The recent displacement of workers by computers has sparked interest in the future of work and occupations. Research on technological changes and increasing wage inequality are receiving growing attention. However, despite its relevance, there is little empirical evidence on the trajectories of workers displaced by a new technology.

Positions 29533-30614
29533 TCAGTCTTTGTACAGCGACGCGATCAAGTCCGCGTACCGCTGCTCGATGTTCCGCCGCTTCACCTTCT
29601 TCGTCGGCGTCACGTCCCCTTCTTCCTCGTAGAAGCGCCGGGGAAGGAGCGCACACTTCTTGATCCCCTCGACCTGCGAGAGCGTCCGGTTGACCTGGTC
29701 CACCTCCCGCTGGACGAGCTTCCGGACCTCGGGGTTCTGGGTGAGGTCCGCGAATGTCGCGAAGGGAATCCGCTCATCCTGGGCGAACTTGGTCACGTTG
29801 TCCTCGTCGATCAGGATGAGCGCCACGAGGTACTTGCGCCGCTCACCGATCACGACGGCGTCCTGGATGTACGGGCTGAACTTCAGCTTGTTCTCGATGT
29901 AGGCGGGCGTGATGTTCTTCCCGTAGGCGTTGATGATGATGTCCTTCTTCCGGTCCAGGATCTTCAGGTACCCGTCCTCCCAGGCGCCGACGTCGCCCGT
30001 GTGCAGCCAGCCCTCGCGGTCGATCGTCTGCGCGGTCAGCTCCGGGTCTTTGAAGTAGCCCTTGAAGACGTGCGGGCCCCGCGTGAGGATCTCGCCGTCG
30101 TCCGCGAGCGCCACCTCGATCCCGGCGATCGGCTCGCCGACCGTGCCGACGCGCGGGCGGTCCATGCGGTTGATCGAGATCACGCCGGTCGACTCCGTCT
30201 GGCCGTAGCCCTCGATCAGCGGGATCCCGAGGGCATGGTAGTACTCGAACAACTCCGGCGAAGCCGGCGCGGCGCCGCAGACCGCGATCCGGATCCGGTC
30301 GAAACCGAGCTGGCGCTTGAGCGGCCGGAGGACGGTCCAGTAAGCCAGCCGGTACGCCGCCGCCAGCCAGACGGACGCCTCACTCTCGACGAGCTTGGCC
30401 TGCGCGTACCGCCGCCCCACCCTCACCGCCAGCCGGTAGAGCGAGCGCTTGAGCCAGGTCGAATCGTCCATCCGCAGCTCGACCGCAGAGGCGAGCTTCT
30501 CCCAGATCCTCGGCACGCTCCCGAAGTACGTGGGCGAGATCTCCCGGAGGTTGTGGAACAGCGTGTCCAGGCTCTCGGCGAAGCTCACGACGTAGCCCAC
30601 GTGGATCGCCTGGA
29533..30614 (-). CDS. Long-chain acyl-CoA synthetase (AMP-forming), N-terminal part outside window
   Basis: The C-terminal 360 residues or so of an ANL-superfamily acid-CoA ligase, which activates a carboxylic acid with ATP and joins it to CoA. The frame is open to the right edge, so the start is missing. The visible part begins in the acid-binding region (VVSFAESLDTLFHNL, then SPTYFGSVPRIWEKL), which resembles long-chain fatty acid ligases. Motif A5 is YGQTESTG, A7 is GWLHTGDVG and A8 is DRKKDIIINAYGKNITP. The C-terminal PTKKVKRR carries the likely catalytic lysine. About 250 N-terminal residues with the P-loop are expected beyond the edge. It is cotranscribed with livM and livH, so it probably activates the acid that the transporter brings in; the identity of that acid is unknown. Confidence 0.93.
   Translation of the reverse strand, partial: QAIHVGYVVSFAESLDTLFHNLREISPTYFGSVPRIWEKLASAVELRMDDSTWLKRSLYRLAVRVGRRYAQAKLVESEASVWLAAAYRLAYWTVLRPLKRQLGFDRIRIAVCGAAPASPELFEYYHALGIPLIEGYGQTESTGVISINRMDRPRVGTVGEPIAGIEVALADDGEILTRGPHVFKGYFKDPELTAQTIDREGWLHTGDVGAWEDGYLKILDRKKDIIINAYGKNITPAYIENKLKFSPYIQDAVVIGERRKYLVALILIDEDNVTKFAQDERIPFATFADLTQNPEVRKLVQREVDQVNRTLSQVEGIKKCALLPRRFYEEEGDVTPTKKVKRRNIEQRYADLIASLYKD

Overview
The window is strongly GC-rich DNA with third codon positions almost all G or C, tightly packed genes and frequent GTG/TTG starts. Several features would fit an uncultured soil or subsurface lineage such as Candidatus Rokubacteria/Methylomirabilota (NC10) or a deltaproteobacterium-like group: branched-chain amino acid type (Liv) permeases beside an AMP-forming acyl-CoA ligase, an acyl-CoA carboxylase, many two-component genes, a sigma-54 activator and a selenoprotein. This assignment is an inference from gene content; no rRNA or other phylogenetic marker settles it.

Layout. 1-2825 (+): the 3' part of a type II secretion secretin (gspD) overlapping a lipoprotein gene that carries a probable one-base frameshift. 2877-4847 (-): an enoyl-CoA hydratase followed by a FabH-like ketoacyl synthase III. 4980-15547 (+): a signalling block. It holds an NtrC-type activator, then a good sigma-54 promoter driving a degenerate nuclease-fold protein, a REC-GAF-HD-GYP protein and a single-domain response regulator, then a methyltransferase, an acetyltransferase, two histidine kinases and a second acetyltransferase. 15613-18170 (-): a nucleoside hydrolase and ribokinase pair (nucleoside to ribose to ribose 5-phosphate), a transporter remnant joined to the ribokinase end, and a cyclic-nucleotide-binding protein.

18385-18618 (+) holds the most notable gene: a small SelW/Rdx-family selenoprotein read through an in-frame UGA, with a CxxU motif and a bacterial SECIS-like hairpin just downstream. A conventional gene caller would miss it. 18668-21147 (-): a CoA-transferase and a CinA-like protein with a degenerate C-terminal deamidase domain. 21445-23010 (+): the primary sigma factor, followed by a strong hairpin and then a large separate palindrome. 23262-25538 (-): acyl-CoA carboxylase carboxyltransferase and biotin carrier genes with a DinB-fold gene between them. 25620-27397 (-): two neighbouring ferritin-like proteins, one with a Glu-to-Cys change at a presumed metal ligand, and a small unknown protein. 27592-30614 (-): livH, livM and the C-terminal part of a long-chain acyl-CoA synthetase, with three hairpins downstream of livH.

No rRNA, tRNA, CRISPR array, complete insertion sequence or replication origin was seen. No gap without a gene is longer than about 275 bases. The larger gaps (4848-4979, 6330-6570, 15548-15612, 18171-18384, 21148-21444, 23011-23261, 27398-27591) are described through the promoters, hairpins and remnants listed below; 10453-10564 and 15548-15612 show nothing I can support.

Economists Miguel Morin and Rowena Gray will analyze the changing structure of American jobs between 1900 and 1940 in response to the spread of electrification. They will produce a comprehensive data set consisting of five parts: task measures from the Dictionary of Occupational Titles, longitudinal household-level occupations and demographics, wages at the occupation- and city-level, firm-level information on technology adoption, and a map of the electricity network. Morin and Gray will then use the variation of the electricity network with the data set to map exposure to the electricity grid and estimate the effect of electrification on the skill and wage structures of workers replaced by electrical machinery.